Have you been experiencing both mental health issues and endometriosis? The chances are high that there are ties between your mental health and endometriosis. Endometriosis is a common chronic illness amongst women. In fact, 1 in 10 women in the United States live with the condition. Most women are diagnosed between ages 30-40, but endometriosis can affect girls as young as 11-years-old.
Endometriosis affects everyone differently. There are many different symptoms that women can experience. Aside from the variety of physical symptoms, women with endometriosis are also more prone to experience mental health issues, such as anxiety or depression.
People who suffer from chronic illness, like endometriosis, are 15-20% more likely to be depressed. Do you believe you are feeling depressed or anxious due to your endometriosis diagnosis? It’s important to know that you are not alone. Learn to recognize the different signs, symptoms and possible causes, and together we can raise awareness about mental health illness.
Living with Endometriosis: The Unexpected Challenges
There’s no doubt that life with endometriosis comes with unexpected challenges. The condition can negatively impact a woman’s quality of life, affecting everything from personal relationships to work performance.
Physical endometriosis symptoms can prevent women from participating in social outings, maintaining relationships or staying productive at work. These physical symptoms not only lead to a decreased quality of life, but can also impair the mental health of those suffering from the condition.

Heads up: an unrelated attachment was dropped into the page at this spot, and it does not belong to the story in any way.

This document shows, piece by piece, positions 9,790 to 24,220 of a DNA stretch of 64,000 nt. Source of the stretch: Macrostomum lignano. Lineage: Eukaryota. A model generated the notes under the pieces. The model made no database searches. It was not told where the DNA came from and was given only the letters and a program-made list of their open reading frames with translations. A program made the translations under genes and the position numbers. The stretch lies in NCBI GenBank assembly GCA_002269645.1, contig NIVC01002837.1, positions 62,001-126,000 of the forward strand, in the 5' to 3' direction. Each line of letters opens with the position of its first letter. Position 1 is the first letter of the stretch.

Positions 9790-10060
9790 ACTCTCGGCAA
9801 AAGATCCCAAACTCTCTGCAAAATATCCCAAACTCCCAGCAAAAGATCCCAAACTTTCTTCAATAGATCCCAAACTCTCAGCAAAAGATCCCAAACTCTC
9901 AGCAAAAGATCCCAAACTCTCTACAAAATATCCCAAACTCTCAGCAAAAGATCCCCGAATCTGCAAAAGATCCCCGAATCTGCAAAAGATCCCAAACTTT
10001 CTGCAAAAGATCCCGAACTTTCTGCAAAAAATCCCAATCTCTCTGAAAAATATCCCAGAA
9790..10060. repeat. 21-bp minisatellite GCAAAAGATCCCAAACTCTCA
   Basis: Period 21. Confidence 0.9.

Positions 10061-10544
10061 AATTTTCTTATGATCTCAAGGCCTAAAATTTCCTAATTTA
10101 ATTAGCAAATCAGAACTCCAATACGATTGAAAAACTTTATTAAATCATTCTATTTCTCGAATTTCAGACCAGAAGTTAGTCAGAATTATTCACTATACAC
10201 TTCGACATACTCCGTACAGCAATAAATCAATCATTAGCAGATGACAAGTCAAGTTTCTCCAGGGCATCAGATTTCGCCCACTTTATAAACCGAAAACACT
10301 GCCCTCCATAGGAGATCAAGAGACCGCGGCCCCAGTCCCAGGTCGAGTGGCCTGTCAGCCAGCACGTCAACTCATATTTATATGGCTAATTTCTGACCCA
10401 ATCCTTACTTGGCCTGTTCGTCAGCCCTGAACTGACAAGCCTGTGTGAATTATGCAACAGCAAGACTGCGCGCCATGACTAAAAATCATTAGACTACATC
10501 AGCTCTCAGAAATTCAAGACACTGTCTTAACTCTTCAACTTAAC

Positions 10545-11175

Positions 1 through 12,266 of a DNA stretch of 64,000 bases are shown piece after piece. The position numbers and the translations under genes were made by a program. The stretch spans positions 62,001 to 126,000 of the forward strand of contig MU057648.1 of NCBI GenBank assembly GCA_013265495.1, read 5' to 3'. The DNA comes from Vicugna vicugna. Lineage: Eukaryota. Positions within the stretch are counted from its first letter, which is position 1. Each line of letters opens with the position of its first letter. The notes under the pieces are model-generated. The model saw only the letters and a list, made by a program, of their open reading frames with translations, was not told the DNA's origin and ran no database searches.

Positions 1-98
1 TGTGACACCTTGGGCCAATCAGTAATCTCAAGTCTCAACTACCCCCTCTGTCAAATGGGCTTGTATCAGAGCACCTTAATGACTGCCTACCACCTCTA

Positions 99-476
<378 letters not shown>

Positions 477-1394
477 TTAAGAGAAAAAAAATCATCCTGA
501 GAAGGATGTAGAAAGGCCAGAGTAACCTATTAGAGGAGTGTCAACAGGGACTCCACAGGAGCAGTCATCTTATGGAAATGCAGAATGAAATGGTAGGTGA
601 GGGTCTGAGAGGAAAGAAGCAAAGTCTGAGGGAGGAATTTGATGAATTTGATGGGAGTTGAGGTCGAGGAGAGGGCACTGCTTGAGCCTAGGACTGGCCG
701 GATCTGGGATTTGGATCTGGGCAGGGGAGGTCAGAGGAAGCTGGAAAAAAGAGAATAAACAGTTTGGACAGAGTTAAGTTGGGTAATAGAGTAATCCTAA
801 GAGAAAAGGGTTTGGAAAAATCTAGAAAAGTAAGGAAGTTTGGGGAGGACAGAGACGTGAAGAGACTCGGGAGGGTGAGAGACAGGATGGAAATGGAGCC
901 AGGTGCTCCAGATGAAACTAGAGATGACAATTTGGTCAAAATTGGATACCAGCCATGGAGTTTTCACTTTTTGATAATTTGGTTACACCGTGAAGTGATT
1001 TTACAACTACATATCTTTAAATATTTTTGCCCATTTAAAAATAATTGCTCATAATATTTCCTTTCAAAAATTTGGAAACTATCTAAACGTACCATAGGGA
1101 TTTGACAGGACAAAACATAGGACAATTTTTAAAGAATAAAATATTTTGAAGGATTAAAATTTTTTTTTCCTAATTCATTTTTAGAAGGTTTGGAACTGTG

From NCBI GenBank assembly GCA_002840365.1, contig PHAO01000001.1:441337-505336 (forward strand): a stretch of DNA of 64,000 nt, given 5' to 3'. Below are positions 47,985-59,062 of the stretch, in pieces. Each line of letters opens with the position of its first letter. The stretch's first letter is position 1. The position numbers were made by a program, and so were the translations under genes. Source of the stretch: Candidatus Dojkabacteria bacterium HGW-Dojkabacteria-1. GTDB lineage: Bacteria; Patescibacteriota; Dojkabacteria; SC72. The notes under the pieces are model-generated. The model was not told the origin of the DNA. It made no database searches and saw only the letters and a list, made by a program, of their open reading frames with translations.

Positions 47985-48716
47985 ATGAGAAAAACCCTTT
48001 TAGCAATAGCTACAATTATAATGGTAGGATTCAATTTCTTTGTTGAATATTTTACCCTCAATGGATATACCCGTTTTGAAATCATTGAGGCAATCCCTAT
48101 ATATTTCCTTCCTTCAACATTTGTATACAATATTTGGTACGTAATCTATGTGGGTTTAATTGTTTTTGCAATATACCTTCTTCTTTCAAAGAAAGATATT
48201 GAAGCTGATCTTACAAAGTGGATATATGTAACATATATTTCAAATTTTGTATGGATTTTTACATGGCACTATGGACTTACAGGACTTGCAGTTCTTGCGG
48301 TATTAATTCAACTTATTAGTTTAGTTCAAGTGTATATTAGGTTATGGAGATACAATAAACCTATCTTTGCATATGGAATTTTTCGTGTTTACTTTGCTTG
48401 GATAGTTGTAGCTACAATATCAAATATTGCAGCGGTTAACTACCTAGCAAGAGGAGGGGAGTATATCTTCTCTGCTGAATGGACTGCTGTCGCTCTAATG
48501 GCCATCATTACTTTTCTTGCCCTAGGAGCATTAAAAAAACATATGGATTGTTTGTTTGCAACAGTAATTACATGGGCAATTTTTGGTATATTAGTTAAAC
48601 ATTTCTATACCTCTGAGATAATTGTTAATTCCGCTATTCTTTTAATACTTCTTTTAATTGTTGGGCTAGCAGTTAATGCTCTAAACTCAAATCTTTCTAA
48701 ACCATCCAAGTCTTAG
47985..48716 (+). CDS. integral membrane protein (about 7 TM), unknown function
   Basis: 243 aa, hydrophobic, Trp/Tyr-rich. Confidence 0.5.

Increased Risk of Depression and Anxiety
Associated with endometriosis is an increased risk of many health conditions, including mental health illnesses such as depression and anxiety. While endometriosis symptoms and experiences vary from woman to woman, all women with the condition are at risk for developing said mental health conditions.
So how is endometriosis tied to the development of mental health conditions? Unfortunately, there are no definite answers yet, but the connection is actively being investigated by experts.
The Relationship Between Mental Health and Endometriosis
Experts believe there are many different reasons why women with endometriosis have a higher risk of experiencing mental health issues.
Receiving an endometriosis diagnosis, or waiting to receive a diagnosis, is extremely stressful and can put a woman’s body under distress. Some endometriosis symptoms such as pain during sex, infertility and chronic pelvic pain can lead women to a negative sense of female identity, ultimately impacting their self-esteem and self-worth.
All of these experiences can lead to a decrease in one’s mental health. Some experts believe mental health and physical endometriosis symptoms exist together in a cycle, as in an increase in one leads to an increase in the other. It’s important to understand the signs of mental health illnesses, so you can advocate for yourself and take action when needed.
Endometriosis and Depression
There’s a complex relationship between endometriosis and depression. The connection is mostly determined by chronic pain. How can one tell the difference between being depressed and just feeling sad? Depression is much more than feeling sad. It involves more constant negative thoughts and feelings. It is intense feelings of sadness, emptiness, guilt, anxiety or hopelessness. Common signs of depression include significant and constant fatigue, restlessness, trouble sleeping, troubles concentrating, loss of interest and/or change in appetite.